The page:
The Blackwater River originates from Kuvenmas Lake below Murder Mountain. Kuvenmas Village is the biggest village near the lake and has a bold, colorful style of carving. Their large wooden gable masks remind me of aggressive male figures in Japanese Kabuki prints.
Figure 5: One-leg (wanleg) figure about 12 feet (4 meters) tall, probably from the upper Blackwater around Kuvenmas Lake.
The concentric hooks on this wanleg may represent ribs and the central part, the heart. The style may have originated in the Karawari River area.
Story of Wanleg figures (as told by Michael Uliau of Kraimbit, collected by Helen Dennett) from Mak Bilong Sepik, "... a female ancestor close to death charged her son to carve a garamut drum from the tree that would spring from her grave. Four days after her death the son felled the massive tree that had appeared and made the first garamut.
"From the pieces of wood left over he fashioned wanleg figures. He was surprised to find that these were endowed with the powers of speech and movement. In war expeditions the figures, bounding along on their single legs, would precede the warriors to kill and sow confusion in the enemy village. They were of great assistance too in hunting. The wanleg used to live in the haus tambaran. One day an inquisitive woman climbed a tree close to the haus ... and saw the wanleg. She was killed ... but the wanlegs reverted to lifeless pieces of wood."
Diary entry, 1985: Blackwater River up to Kuvenmas Village
Copyright Carolyn Leigh, 1999. All rights reserved.
We turn off the wide Sepik River and run our motor canoe up the smaller Blackwater River for several days. It's dry season, so from Sangriman, Yesimbit and Tungimbit, people walk out over mud flats to reach us. There's no shade. Men cover their line of carvings with palm fronds or scraps of rice bags while they wait along the mud banks for us to get to them. One woman brought her green and red parrot along. It flutters about on her shoulder, trying to keep in the shadow of her head.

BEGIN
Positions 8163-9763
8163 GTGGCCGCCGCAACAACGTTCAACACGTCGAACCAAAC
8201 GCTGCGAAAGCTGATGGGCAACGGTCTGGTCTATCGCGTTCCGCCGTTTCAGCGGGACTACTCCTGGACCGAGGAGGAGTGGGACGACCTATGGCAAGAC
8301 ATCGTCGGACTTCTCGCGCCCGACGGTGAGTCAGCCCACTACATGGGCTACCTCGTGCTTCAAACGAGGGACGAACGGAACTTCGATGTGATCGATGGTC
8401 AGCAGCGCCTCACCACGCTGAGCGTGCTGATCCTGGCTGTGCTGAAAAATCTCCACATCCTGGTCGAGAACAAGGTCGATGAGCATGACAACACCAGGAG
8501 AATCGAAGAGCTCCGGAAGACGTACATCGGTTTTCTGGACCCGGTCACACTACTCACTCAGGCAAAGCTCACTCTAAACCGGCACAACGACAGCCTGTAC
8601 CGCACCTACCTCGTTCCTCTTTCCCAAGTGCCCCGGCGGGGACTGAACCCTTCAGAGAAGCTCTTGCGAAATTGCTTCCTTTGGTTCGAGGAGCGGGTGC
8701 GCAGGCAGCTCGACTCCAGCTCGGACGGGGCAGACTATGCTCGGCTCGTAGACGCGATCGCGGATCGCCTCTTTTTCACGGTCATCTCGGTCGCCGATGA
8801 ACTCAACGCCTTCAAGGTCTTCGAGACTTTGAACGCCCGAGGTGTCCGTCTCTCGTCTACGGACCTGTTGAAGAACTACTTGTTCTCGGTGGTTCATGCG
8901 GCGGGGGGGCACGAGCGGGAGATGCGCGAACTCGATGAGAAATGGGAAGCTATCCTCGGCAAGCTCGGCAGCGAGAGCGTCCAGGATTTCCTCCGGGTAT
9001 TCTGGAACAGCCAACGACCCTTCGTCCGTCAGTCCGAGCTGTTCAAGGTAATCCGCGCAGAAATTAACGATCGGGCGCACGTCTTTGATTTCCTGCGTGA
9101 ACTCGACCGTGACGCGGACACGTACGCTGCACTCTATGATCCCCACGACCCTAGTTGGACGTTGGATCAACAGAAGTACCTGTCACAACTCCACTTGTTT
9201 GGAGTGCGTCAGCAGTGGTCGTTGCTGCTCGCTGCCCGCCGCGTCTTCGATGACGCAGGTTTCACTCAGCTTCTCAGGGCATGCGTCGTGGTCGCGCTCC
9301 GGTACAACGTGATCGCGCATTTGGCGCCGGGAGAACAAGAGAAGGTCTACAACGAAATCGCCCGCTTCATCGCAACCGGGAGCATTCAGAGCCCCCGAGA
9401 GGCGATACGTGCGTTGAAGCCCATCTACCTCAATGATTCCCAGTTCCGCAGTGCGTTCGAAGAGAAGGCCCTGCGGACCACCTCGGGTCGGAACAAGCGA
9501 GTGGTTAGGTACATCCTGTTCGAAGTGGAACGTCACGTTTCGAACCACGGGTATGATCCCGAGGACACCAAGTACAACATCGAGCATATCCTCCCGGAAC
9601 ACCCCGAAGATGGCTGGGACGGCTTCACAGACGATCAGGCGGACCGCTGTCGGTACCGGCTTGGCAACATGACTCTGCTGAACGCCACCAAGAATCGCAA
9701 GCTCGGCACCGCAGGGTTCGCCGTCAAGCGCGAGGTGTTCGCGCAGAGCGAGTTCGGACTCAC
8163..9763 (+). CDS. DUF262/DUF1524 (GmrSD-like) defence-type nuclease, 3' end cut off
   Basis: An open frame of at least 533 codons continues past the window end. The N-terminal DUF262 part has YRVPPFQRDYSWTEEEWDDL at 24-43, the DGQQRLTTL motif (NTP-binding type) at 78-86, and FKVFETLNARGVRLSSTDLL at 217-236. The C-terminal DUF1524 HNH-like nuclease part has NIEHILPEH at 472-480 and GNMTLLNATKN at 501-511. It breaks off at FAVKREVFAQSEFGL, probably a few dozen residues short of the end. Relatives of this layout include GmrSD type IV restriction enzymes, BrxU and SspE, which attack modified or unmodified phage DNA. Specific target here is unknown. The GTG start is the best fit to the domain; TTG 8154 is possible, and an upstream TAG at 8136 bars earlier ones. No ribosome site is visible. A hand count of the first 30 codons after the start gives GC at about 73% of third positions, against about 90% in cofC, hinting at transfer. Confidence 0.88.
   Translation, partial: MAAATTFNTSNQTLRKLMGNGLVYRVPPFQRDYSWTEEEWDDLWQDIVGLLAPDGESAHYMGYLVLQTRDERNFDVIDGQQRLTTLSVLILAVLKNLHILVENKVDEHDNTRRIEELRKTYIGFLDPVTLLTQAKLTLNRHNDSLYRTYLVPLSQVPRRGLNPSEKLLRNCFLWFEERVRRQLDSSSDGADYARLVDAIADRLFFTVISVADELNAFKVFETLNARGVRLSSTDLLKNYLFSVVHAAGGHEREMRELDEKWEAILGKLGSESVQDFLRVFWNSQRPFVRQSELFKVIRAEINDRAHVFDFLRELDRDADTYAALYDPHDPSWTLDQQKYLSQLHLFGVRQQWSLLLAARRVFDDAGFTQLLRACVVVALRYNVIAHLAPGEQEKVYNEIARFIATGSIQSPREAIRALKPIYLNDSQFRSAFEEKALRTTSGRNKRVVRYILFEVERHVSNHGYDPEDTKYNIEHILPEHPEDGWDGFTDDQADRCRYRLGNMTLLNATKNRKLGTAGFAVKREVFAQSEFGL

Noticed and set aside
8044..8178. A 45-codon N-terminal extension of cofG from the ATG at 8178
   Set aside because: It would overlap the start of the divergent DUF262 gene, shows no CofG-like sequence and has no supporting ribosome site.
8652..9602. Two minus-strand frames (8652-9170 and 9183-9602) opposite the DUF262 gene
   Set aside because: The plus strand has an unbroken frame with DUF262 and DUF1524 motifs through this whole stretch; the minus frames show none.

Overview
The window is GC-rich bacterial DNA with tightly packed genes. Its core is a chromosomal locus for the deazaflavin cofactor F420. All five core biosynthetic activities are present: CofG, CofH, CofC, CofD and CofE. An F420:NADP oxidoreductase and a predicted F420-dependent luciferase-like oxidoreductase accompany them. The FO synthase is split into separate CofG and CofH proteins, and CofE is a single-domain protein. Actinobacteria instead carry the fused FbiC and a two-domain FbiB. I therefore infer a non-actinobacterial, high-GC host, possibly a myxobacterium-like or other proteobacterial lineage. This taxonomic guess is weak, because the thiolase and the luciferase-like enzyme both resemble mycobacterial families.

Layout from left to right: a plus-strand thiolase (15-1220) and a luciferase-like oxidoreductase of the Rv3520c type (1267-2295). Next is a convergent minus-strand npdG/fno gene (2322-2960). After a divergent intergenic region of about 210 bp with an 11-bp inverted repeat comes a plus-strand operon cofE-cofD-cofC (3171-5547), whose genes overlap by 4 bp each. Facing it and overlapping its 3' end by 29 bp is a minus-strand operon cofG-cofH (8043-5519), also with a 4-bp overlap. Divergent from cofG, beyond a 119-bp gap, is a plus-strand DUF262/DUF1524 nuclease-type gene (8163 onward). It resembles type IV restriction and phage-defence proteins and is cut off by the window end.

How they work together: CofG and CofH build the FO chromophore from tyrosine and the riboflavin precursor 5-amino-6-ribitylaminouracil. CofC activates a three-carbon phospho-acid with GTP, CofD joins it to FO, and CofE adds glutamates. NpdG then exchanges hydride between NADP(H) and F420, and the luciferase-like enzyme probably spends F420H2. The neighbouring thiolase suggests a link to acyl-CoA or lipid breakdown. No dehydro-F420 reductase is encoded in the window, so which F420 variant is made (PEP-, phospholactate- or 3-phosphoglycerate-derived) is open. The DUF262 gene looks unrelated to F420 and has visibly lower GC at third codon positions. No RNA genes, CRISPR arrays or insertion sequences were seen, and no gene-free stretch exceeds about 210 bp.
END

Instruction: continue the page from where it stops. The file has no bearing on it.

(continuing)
We arrive late at Kabriman. Cook curry and rice in the dim light of our propane lamp. Their suspension hooks are 3 foot (1 meter) male figures with red, white and blue disks at the top to keep the rats out of the food bilums hanging off the hooks. They argue up and down all night next door: she yells, he yells.
Today, on the big bend at Kaningara, men run down to the sandbar waving some long-nose tumbuans to sell. It's late and we want to make Kuvenmas, so we didn't stop. (Can't believe we passed up long-noses. Bom signaled them with hand signs that we'd stop on our way back, but we were out of money and energy by then and didn't.)
In mid-afternoon we pull our canoe up to the Kuvenmas landing. Ahead of us, Murder Mountain looms deep green. The lake is higher up and said to be beautiful. Kuvenmas is the biggest village.
We have to walk in with our patrol boxes and other gear. Everyone at the landing grabs something to carry for us and starts off. It is still and sticky along the track. Finally, the jungle opens into a sunny clearing filled with graceful thatch-roofed houses. We trudge past these shady homes towards the Haus Tambaran.